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Startup Spotlight: EdConnective coaches teachers for the pandemic era of remote learning
Startup Spotlight

Startup Spotlight: EdConnective coaches teachers for the pandemic era of remote learning

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A Richmond-based startup coached teachers through the sudden transition to remote learning this spring. Now, the company is helping school districts prepare for the fall.

EdConnective provides virtual coaching and feedback to teachers to improve their performance. Teachers upload videos of themselves teaching to EdConnective’s platform and get matched with a mentor who gives one-on-one feedback.

“The single greatest factor that impacts achievement once a student walks into school is the performance of the teacher,” said Will Morris, EdConnective’s CEO and founder. “Giving teachers regular observation and feedback in a low-stakes way is the holy grail of how you move the needle in student achievement quickly.”

But teachers don’t receive enough feedback, he said. Only 50% of teachers report being coached every year.

When Morris started EdConnective in 2013, his goal was to impact the education system and close the opportunity gap.

Since then, the company has raised $1.8 million in venture capital, including an investment by Richmond-based Trolley Ventures this fall. The investment allowed EdConnective to hire more employees, enter new markets and further develop coaching strategies.

EdConnective is on track to coach more than 1,000 teachers and impact more than 20,000 students in 12 states this year, Morris said.

“One of, if not the, most important thing missing from the public school system is great coaching for teachers,” said Amy Lynn Ferry, an EdConnective coach and first-grade teacher at Highland Springs Elementary School in Henrico County. “Any person who is a teacher wants to do right by children. Sometimes, they just don’t know how.”

Ferry was coaching a teacher in Norfolk when Virginia schools transitioned to remote learning in March. Ferry attended the teacher’s online lessons every Monday, Wednesday and Friday; coached her on actionable steps to improve; and even practiced different classroom scenarios — all virtually.

“What may have been considered a ‘nice to have’ in terms of the format for some, became a ‘need to have’ practically overnight,” Morris said. “There are 3.7 million teachers, and the entire profession needs training on how to teach well in an online environment.”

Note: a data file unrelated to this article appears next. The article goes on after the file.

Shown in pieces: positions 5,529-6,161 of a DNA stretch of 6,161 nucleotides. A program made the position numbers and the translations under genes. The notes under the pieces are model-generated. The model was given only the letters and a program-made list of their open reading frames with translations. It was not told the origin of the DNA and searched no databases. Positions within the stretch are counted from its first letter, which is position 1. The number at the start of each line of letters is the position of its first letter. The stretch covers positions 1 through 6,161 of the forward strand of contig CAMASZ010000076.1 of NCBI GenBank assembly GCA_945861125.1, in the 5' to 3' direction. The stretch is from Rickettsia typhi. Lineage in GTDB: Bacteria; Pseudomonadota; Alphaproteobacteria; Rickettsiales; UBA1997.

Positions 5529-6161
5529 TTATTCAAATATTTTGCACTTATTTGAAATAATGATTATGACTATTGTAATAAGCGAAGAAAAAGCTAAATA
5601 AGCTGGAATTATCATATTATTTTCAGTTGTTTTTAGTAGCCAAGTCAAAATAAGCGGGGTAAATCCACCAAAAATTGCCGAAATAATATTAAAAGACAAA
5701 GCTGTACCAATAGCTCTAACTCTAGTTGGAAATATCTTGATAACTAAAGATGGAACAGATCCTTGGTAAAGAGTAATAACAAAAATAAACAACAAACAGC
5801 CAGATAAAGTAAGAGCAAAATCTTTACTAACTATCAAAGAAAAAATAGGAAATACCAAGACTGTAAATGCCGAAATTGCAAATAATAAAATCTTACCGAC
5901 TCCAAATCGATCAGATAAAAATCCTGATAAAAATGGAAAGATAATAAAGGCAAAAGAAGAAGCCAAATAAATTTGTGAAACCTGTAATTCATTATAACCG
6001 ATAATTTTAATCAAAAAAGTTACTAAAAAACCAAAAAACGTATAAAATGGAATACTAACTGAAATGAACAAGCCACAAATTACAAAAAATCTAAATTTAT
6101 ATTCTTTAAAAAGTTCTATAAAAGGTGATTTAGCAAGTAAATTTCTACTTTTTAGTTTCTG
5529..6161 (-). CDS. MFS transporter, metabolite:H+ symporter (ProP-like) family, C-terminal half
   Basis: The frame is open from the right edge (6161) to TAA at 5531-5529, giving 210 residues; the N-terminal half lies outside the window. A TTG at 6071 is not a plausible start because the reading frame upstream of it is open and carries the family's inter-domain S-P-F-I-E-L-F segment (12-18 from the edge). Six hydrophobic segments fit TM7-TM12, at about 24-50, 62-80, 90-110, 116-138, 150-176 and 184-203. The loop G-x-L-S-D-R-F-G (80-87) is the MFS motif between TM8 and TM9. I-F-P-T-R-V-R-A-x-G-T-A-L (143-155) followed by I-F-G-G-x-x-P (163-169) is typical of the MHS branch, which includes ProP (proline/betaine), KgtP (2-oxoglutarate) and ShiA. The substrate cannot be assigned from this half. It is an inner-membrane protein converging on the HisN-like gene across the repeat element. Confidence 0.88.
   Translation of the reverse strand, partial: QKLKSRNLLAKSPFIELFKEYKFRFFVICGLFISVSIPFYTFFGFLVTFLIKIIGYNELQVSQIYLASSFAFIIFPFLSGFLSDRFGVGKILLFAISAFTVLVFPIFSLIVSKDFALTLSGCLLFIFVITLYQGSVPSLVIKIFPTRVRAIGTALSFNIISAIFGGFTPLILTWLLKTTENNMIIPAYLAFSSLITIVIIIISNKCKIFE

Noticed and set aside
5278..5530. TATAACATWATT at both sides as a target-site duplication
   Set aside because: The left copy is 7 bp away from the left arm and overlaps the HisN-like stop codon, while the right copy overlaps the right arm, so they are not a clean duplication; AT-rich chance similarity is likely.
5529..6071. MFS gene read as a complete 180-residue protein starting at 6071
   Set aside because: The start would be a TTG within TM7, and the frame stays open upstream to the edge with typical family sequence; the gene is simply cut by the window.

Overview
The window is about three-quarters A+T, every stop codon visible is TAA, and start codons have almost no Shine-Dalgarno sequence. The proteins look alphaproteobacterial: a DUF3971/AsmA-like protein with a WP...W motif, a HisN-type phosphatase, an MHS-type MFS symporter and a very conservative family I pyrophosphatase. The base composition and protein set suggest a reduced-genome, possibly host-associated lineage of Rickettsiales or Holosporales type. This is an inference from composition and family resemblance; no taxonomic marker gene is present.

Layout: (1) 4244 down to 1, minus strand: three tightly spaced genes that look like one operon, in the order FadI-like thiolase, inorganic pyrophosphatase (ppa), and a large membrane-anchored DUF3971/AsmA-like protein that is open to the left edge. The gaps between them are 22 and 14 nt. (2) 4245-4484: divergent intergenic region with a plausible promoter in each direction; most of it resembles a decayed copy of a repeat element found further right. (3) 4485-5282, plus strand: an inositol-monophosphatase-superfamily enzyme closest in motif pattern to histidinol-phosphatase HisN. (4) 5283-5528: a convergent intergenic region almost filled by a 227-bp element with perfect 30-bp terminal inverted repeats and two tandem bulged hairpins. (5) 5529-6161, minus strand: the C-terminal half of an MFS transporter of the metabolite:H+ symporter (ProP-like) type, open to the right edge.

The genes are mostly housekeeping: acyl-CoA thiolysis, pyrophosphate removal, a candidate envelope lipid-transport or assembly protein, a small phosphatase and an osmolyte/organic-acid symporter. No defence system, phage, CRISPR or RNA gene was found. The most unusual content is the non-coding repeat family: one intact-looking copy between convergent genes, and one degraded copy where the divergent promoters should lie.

As uncertainty for the fall remains, EdConnective is working with teachers to help them improve at both distance teaching and online teaching.

Gov. Ralph Northam released Phase Three guidance June 9 for reopening schools that allows for in-person, socially distanced instruction for all students.

Teachers expect to see a massive amount of learning loss in the fall because of remote learning, Morris said.

“For low-income students especially, there’s a summer slide, where students lose some of the learning gains that accrued over the course of the school year because of downtime in the summer,” he said. “Now if you add in COVID-19, students have been out of the physical classroom for five to six months. It’s going to be like the summer learning loss but on steroids.”

Morris said the difference between having an effective teacher and an ineffective teacher can have lifelong impacts on a student.

“It’s the difference between getting 1½ years of learning in one year — or half a year of learning in one year. It’s the difference between going into fifth grade at a fifth-grade reading level or going into fifth grade at a third-grade reading level,” he said. “Ultimately, it affects students’ career, their ability to seek higher education, everything.”

EdConnective impacts the well-being of the teachers it coaches, too, Morris said.

“It’s not an industry where you’re coming out as a millionaire. They became teachers because they care about students. And it’s heartbreaking to see teachers, now more than ever before, who are going through trauma or crying on a weekly basis because the stress is so high,” he said. “They feel ill-equipped from their teacher education programs. They’re struggling.”

Ferry has become friends with many of the teachers she has coached. They’ll continue to support one another as new challenges arise this fall, she said.

“As teachers, we already face so many challenges on a daily basis,” she said. “While I’m here to coach and support them, we’re supporting each other and learning along the way.”


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